Principals wary of new tribunal rules

AUDREY MALONE
Last updated 05:00 25/03/2014

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South Canterbury principals believe the rule changes brought in by the Teachers Council for greater transparency over misconduct charges are a double-edged sword.

Currently tribunal decisions are published on the Teachers Council website, but, unless otherwise ordered, are made anonymous by deleting the names of the teacher, witnesses, and other identifying factors.

As of July 1 there will no longer be blanket name suppression for teachers in tribunal rulings, and the hearings will be open to the public, and news media, it was announced on Friday.

Aoraki Secondary Principals' Association chairperson, Janette Packman said she believed transparency meant the public could be assured the teaching profession had disciplinary procedures that were rigorous, and robust.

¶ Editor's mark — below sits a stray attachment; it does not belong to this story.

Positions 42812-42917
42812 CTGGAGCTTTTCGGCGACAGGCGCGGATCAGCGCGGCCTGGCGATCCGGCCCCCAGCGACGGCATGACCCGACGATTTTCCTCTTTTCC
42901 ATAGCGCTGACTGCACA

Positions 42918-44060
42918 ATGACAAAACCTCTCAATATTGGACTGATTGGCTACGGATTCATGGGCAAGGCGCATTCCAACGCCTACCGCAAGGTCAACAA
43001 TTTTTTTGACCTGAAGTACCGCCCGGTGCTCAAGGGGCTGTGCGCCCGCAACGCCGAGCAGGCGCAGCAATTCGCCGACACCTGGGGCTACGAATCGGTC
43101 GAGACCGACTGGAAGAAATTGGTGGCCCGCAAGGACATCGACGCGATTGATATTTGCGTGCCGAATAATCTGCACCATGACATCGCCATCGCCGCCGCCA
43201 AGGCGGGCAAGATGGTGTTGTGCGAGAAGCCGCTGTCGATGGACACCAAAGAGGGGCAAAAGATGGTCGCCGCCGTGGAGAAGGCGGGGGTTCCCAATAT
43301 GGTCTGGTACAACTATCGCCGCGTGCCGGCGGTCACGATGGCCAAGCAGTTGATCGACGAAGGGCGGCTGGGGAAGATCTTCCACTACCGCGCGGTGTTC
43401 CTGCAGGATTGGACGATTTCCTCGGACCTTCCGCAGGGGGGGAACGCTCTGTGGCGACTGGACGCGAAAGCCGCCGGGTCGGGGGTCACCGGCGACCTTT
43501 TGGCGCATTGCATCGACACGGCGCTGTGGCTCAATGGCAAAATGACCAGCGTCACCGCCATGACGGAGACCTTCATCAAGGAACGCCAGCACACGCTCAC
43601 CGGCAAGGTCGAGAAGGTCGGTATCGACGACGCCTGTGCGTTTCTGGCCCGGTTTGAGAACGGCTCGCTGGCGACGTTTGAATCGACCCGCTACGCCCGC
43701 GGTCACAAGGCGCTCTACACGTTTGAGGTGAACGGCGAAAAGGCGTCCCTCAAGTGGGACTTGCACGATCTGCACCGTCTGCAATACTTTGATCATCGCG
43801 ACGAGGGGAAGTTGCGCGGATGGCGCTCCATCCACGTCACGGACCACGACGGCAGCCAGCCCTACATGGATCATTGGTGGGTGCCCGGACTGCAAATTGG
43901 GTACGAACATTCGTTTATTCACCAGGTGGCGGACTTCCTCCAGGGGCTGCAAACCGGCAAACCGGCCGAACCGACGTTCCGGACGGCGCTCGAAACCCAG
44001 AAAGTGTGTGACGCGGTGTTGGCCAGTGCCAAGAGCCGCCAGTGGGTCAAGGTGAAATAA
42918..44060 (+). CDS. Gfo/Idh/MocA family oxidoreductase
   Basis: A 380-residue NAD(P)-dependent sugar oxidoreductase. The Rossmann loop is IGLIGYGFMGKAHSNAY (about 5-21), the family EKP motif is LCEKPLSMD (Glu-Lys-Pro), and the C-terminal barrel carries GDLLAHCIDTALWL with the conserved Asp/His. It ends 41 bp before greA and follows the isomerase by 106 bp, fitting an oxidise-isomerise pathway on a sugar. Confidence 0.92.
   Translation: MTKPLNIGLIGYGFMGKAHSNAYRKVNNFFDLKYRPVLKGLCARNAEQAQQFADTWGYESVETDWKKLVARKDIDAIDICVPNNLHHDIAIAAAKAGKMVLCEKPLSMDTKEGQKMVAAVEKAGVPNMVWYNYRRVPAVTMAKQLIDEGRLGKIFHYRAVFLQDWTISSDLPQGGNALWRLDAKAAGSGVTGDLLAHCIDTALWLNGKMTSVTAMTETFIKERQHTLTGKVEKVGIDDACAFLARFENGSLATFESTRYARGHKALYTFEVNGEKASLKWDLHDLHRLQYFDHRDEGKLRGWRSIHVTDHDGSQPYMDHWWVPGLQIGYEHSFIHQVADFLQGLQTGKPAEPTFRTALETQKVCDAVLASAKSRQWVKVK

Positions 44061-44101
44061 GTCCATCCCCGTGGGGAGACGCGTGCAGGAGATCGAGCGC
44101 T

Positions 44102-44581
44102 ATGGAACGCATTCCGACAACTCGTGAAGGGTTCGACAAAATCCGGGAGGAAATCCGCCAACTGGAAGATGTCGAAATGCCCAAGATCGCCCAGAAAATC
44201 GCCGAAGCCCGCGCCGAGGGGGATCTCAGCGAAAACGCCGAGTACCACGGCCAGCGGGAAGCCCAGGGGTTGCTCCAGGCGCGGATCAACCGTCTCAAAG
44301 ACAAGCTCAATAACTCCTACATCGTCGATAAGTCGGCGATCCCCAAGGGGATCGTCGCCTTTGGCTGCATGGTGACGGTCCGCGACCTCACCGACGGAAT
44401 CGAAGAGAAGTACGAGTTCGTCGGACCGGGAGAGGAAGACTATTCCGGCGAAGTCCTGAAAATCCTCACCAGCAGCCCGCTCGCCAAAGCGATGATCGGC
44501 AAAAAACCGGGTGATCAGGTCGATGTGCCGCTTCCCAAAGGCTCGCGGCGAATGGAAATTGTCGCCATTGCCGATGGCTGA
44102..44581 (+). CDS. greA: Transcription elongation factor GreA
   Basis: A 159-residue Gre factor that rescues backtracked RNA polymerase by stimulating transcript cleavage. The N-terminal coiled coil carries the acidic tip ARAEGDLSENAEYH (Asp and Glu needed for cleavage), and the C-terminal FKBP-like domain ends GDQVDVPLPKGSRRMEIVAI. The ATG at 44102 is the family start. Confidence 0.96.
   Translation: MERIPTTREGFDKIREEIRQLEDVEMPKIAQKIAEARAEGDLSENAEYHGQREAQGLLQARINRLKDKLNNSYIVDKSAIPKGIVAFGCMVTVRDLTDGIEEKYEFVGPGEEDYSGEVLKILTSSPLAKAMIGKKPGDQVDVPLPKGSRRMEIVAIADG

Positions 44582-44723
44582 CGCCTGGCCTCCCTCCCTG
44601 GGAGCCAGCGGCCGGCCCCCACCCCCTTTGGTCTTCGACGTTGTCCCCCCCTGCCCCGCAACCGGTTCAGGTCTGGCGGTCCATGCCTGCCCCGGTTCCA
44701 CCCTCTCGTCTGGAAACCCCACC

"The offending teachers must be held accountable for their actions.

"However, I would be very concerned that this more transparent approach may also have negative outcomes," Mrs Packman said.

However, she said it should be treated with caution, the impact on a school community could be substantial, and could well have a greater effect in a smaller community.

"The law of natural justice must apply. If the hearing finds that the allegation was unfounded then the impact for the teacher, their school and the students could be substantial and untenable," she said.

Bluestone principal Ian Poulter agreed with Mrs Packman's sentiment, and said transparency was vital so trust could exist between the public and the profession.

"As long as the process is fair, and justice is followed, I can't see how this is a bad thing," Mr Poulter said.

But there was always the potential for things to get out of control if there was no belief of fairness.

South School principal, Mike Hogan said teachers should have the same rights as anyone else in any court, no more no less.

"We need to also weigh up the rights of the public to know, and the rights of the individuals concerned," Mr Hogan said. "You have to realise we are talking about someone's career, possibly a families livelihood."

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- The Timaru Herald

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